Bland recently landed a job at her alma mater, Prarie View A&M University. She would have been the summer programming associate in the school's Cooperative Extension Program, and would have started on Aug. 3.

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As her family—and the nation—demands answers about her death, we’re getting a clearer picture of who Sandra Bland was: a passionate advocate for her community.

Last Friday, Sandra Bland, a 28-year-old African-American woman from Illinois, traveled to Waller, Texas to start a new job at her alma mater, Prarie View A&M University. A day later she was arrested for a traffic violation. The arrest was brutal, and what happened after even worse: Bland was found dead in her jail cell two days later, hung by a trash bag. Police are calling it “self-inflicted asphyxiation,” but many are skeptical.

"I do suspect foul play," her friend, Cheryl Nanton, recently told ABC 7 Chicago. "I believe that we are all 100 percent in belief that she did not do harm to herself." As her family—and the nation—demands answers about her death, we’re getting a clearer picture of who Sandra Bland was: a passionate advocate for her community. Here are 7 things to know about her:

1. She Was Vocal About Race
In a series of videos she called “Sandy Speaks,” Bland voiced her opinions about police brutality and the #BlackLivesMatter movement. “Black people now that all lives matter, she said in one video addressing White people.”What I need your guys to understand is that being a Black person in America is very hard.” She continued, “If we can get enough White people to show that all lives matter, maybe they’ll stop killing our Black brothers.”

2. She Was a Member of Sigma Gamma Rho Sorority
Bland’s sorority sister, Alana Taylor, denies allegations that she committed suicide. "Her personality and outlook on life alone DOES NOT resemble uncertainty or depression," Taylor told the blog Watch The Yard. "She was a strong force that took life head on. Suicide would be the last thing on her mind as she was on the brink of starting a new chapter of life: a new job, a strong cause to fight for and a thick network of support. There are just too many discrepancies and holes in the official report. As far as her friends, chapter, alma mater and family are concerned: Sandy is still speaking and somebody is gonna listen.”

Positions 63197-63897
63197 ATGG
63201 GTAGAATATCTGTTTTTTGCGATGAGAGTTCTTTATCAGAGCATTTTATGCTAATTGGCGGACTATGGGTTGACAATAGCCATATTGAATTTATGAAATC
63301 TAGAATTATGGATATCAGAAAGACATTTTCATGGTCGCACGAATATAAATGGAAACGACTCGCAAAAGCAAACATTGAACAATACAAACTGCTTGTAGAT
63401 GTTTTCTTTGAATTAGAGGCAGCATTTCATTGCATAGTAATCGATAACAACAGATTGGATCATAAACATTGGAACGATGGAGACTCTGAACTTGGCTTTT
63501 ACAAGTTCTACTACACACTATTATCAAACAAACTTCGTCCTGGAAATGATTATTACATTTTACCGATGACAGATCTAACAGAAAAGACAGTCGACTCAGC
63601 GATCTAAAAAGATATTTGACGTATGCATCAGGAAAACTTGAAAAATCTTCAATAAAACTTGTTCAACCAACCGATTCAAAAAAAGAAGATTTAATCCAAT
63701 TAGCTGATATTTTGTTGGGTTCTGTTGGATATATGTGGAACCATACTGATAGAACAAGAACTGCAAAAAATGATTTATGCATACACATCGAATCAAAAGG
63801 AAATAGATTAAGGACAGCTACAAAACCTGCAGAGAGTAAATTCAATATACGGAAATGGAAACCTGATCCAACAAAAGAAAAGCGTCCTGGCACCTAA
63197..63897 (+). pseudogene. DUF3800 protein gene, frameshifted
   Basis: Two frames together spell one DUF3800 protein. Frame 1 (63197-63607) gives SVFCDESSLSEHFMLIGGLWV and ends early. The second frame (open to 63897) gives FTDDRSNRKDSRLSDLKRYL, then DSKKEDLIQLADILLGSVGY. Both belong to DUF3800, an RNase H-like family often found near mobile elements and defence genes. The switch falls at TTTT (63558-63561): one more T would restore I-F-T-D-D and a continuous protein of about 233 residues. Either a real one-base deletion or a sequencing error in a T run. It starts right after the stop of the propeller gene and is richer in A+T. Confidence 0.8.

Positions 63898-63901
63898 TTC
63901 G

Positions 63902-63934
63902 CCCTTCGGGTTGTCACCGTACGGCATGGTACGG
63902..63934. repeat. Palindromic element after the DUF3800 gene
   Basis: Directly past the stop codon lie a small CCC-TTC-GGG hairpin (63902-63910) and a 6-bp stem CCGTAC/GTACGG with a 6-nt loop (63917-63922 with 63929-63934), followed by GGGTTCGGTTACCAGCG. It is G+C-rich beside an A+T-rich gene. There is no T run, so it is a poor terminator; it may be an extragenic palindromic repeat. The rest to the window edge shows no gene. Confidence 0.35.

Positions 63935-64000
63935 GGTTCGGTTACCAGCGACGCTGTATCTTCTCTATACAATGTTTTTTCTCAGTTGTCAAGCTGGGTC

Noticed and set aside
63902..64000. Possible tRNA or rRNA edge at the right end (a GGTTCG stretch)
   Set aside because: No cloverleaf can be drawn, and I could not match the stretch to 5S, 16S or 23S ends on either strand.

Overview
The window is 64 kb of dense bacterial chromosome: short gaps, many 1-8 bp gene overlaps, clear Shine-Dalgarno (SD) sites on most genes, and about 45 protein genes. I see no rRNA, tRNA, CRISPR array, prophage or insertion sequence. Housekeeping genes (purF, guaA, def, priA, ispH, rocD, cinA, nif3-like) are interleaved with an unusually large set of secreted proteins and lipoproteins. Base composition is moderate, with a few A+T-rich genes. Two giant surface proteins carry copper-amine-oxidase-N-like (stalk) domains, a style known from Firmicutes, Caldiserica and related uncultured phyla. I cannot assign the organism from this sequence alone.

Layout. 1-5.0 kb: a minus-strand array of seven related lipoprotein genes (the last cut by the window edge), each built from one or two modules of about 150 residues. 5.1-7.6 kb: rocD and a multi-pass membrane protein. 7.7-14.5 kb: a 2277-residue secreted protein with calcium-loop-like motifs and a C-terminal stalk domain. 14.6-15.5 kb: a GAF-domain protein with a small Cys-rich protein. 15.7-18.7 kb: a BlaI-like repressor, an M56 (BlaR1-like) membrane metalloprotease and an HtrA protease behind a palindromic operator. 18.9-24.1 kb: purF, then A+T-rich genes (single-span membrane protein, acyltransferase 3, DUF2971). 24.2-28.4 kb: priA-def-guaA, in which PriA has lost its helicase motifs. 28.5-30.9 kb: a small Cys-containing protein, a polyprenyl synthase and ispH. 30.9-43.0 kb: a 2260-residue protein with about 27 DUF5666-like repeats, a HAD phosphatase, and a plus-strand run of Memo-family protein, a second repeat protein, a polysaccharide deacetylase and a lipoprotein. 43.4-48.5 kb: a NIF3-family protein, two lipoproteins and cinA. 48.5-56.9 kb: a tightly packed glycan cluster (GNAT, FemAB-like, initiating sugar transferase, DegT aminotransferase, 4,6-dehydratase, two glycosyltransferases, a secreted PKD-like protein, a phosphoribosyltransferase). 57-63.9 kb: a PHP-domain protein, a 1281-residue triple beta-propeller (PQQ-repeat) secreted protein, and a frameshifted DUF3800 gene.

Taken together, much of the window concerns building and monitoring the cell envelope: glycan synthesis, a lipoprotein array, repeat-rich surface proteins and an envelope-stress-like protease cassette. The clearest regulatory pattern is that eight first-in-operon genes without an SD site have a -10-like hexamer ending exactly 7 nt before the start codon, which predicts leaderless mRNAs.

3. The Sorority Has Asked Members to Refrain from Protesting Her Death
Sigma Gamma Rho has released a letter asking members to “refrain from posting social media messages about this matter. This would include, but not be limited to creating hash tags, developing petitions or creating comment threads.” According to the letter, the request is on behalf of Bland’s family.

4. She Tried to Post Bail Before Her Death
Bland called a bail bondsman before her alleged suicide. “I talked to her when she first went to jail,” Joe Booker told The Daily Beast. “I called her mother for her.” It would have cost her family $500 to bail Bland out.

5. She Was an Alumna of Prairie View A&M University
Bland graduated from A&M University in 2009 with a Bachelors of Science in Agriculture. The students of the university have planned an event honoring Bland and demanding answers about her death. A protest was planned outside the jail Friday afternoon, as well as an on-campus candlelight vigil for Sunday night. In the mourning of her death, the university president, George C. Wright said in a statement, "We are all saddened by the alleged circumstances surrounding Ms. Bland's untimely passing. We, along with the administrators from the Texas A&M University System, extend our heartfelt sympathy to Ms. Bland's family and friends."

6. She Moved to Texas for Her Dream Job
Bland recently landed a job at her alma mater, Prarie View A&M University and was meant to begin on August 3. She would have been the summer programming associate in the school's Cooperative Extension Program.

7. Her Death Has Been Ruled Suicide by Hanging
Though family and friends are skeptical, Bland's death was allegedly a suicide. Bland was found in her jail cell, hung by a trash bag. The Waller County Sheriff's Office said she was "not breathing from what appears to be self-inflicted asphyxiation" and CPR was immediately performed.